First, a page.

Blast From The Past - What Was The Pyongyang Beer Festival?
The inaugural and still the only ever Pyongyang Beer Festival was held in the North Korean capital from August 15 – September 9th, 2016.
We were there more nights than we remember but here’s a little taster of what it was like.
Beer in North Korea
The Japanese brought beer to colonial Korea in the 1930s and Koreans quickly gained a taster for it. By the 1960s all alcohol was domestically produced.
In the year 2000, then leader Kim Jong Il wanted to build a world class brewing facility in Pyongyang, so he decided to purchase the old brewery of Ushers & Trowbridge in the UK. It was shipped over piece by piece and eventually became the Taedonggang Beer factory. The factory today produces 7 different types of beer and is the country’s most popular brand.
The North Korean drink of choice has traditionally been the rice liquor Soju, but the popularity of beer in North Korea is growing. Dozens of microbreweries are dotted around Pyongyang and busy beer bars are filled with office workers enjoying after work beers.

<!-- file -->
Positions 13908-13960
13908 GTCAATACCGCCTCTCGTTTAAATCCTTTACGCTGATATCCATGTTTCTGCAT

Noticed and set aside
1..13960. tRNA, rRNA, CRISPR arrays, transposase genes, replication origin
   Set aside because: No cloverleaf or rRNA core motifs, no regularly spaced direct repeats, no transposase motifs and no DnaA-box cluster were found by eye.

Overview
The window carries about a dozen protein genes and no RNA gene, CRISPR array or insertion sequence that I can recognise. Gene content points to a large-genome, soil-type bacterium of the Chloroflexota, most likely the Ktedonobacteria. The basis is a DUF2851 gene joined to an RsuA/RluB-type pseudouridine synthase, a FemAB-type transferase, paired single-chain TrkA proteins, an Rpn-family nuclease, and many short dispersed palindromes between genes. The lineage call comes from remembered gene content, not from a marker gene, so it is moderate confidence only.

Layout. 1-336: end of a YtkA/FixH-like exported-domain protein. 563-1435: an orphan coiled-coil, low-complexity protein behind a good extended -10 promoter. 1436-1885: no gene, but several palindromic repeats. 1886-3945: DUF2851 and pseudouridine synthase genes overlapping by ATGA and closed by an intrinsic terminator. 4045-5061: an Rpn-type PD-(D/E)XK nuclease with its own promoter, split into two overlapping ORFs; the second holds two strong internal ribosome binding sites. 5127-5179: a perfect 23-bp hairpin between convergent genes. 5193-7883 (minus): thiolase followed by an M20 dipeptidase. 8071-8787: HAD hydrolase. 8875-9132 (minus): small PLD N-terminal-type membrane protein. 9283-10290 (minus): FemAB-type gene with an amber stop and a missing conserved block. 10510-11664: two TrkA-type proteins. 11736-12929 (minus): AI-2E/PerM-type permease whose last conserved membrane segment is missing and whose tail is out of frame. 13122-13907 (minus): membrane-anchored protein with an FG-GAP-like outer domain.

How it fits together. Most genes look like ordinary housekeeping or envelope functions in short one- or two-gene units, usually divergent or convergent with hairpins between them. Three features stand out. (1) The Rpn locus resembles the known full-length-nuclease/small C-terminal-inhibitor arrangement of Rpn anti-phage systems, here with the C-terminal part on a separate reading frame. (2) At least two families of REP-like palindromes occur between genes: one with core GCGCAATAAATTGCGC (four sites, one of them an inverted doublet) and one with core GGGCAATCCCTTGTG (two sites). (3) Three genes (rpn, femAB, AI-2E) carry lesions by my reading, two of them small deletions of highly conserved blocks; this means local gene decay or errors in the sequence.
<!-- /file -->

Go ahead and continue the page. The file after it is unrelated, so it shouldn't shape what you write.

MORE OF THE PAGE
This plus the fact that Taedonggang wanted to promote it’s beer to an international audience culminated with the decision to host the Pyongyang beer festival in August 2016.
The Summer of '16
This decision was actually made in May 2016 when our North Korean partners informed us that the Taedonggang beer company were going to stage a 20 day festival beginning on the country’s “Liberation Day”.
The excitement brewed and we got the word out. Summer 2016 was off to a good start.
Pyongyang Beer Festival Set Up
The festival was set up on the banks of the river Taedong. The river which flows through central Pyongyang and after which the beer is named.
It had a distinctly German feel to it, but as opposed to waitresses in dirndls’ you had servers in blue and white outfits that were closer to something you would find aboard an Air Koryo flight.
There were sausages on the grill, overflowing stein glasses, singling & dancing performances on stage and even a booze cruise. Yep – a pleasure craft that would do a few laps every 30 minutes and then return to dock.
Open from 7pm to midnight every day for two weeks, patrons could choose to sit in the beer garden next to the stage, ride the floating restaurant, or take the quiet standing-only tables further down the river overlooking the Juche Tower.
Hundreds, if not thousands, thronged the riverside nightly with their partners, colleagues, and families. Singing, dancing, toasting, and stumbling home. It could have been anywhere in the world but It was Pyongyang, and that’s what made it truly remarkable for those who witnessed it.